Volume 45 (2008) / Issue 1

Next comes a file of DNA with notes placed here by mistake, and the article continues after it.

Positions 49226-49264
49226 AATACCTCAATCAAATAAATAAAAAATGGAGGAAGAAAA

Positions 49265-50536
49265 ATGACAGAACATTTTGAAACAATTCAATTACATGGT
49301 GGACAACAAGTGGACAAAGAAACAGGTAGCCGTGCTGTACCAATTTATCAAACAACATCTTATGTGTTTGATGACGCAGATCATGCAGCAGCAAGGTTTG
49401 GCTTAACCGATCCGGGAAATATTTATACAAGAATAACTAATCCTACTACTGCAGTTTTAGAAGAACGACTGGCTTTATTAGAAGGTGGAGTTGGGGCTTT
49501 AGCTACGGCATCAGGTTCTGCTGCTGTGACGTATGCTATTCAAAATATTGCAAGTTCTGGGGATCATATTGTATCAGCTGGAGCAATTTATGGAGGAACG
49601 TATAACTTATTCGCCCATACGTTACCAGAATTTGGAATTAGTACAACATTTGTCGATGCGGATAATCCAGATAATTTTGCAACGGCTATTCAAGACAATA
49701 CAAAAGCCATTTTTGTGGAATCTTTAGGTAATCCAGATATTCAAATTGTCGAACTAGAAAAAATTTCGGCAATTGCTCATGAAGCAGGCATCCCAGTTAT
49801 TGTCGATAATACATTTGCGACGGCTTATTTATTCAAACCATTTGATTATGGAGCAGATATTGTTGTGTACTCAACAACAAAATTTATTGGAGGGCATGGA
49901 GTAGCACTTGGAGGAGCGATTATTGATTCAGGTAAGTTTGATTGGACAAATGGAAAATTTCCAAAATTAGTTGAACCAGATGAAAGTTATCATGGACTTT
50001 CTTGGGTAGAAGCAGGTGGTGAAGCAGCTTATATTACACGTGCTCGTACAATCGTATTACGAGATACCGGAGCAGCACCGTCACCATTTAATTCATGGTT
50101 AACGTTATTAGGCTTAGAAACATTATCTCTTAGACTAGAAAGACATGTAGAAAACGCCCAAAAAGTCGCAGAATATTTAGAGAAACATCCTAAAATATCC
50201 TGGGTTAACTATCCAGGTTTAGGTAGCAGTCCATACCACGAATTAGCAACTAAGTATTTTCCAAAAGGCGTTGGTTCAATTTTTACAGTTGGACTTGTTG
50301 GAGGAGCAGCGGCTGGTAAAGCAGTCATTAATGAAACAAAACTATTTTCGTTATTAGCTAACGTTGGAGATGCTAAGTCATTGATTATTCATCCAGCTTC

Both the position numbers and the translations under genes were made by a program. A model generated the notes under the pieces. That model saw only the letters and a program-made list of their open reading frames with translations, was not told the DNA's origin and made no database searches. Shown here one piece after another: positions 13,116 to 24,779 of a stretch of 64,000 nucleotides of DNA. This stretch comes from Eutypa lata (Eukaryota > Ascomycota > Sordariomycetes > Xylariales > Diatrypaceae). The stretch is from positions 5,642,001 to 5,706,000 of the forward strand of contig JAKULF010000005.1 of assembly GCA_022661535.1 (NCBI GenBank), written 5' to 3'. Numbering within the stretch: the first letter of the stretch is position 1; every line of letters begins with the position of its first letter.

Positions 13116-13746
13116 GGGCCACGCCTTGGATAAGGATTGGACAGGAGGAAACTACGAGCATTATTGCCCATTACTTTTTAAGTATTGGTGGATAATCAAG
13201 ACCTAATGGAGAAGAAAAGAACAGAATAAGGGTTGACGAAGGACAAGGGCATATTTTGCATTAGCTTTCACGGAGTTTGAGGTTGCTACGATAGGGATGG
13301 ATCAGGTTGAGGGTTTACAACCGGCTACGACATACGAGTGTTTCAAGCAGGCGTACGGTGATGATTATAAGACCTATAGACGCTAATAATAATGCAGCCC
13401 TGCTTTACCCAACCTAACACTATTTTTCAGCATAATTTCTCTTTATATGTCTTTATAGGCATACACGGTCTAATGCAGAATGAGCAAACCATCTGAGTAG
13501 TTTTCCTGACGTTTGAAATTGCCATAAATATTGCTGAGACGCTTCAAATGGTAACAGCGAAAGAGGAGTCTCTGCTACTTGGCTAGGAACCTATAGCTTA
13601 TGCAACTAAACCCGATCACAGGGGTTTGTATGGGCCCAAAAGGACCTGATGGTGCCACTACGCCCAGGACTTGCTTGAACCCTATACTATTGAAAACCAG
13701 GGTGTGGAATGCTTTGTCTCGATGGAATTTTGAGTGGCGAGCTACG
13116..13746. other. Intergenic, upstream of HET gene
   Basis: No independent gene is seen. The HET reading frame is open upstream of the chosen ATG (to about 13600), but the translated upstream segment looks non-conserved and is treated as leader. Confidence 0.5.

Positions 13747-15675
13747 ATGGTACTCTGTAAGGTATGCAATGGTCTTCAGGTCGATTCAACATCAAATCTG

The physical and legal borders of the European Community have been subject to a large number of changes in recent years. Throughout this period of transition Member States have sought to ensure that certain parameters remain unchanged. One such example is the province of Member States to determine which behaviour to punish by way of criminal sanctions. However, the recent judgments of the (ECJ) in the Cases C-176/03 and C-440/05 have changed these parameters by confirming that the European Community may provide for the imposition of criminal sanctions in certain policies. This article outlines these judgments and examines their impact, addressing a number of questions they left open. It also seeks to highlight the challenges the Community legislature will face should it seek to integrate criminal sanctions into EC legislation. While the shortfalls of the ‘double text’ situation cannot be denied, these flaws result from a deliberate decision by the Member States to attribute criminal competence to the EU under the Third Pillar, rather than to the EC under the First Pillar. It is thus unfortunate that such a consideration was not given greater weight by either the ECJ in its judgments, or the Commission in its extensive interpretation of the Court’s judgment in Case C-176/03.
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